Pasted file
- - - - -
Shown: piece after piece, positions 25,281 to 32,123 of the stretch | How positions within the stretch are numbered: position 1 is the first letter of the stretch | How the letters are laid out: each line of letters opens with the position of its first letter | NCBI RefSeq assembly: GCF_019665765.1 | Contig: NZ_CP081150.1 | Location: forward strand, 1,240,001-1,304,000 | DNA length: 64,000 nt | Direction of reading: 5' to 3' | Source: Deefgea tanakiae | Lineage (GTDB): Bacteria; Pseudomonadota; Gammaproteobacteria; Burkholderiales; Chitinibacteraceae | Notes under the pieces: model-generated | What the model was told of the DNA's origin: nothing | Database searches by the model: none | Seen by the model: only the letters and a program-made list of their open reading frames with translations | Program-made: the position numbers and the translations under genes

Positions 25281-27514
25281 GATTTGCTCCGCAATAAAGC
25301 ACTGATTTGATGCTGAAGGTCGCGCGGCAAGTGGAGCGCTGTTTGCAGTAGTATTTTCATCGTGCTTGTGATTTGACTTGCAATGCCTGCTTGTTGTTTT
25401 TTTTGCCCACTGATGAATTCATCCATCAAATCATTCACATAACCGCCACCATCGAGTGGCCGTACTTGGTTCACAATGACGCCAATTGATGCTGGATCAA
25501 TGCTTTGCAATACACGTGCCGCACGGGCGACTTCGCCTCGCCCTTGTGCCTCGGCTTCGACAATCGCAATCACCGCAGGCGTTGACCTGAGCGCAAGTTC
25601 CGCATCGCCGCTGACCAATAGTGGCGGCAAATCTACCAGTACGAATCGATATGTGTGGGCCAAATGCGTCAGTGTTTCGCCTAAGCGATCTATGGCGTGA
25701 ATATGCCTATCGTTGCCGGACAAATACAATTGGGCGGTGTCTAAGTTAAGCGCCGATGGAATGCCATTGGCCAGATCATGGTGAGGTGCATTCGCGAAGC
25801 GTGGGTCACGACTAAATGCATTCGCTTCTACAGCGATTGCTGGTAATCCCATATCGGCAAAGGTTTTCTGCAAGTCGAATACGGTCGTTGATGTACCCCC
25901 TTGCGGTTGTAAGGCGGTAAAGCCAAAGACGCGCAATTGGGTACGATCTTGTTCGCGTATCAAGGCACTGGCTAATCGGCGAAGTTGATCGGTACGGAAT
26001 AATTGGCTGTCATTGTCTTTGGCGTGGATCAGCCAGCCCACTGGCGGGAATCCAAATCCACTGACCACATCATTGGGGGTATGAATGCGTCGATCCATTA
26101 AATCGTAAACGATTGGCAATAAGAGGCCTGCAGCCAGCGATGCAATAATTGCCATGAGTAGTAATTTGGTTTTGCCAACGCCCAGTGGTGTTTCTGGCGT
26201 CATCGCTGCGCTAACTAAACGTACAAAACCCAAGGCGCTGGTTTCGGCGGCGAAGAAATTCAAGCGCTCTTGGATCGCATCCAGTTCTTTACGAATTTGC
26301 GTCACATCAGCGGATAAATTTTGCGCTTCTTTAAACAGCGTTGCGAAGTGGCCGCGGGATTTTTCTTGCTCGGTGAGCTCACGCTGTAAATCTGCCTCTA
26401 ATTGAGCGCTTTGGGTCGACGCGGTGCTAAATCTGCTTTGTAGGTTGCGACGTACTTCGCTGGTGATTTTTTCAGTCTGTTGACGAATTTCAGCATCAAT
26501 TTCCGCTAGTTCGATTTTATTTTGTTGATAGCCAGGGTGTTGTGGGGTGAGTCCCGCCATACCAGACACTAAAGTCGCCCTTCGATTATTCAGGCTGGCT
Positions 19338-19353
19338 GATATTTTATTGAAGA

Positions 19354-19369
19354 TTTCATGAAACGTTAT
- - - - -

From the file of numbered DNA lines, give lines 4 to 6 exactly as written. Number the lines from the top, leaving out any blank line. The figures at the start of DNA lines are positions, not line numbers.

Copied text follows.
25301 ACTGATTTGATGCTGAAGGTCGCGCGGCAAGTGGAGCGCTGTTTGCAGTAGTATTTTCATCGTGCTTGTGATTTGACTTGCAATGCCTGCTTGTTGTTTT
25401 TTTTGCCCACTGATGAATTCATCCATCAAATCATTCACATAACCGCCACCATCGAGTGGCCGTACTTGGTTCACAATGACGCCAATTGATGCTGGATCAA
25501 TGCTTTGCAATACACGTGCCGCACGGGCGACTTCGCCTCGCCCTTGTGCCTCGGCTTCGACAATCGCAATCACCGCAGGCGTTGACCTGAGCGCAAGTTC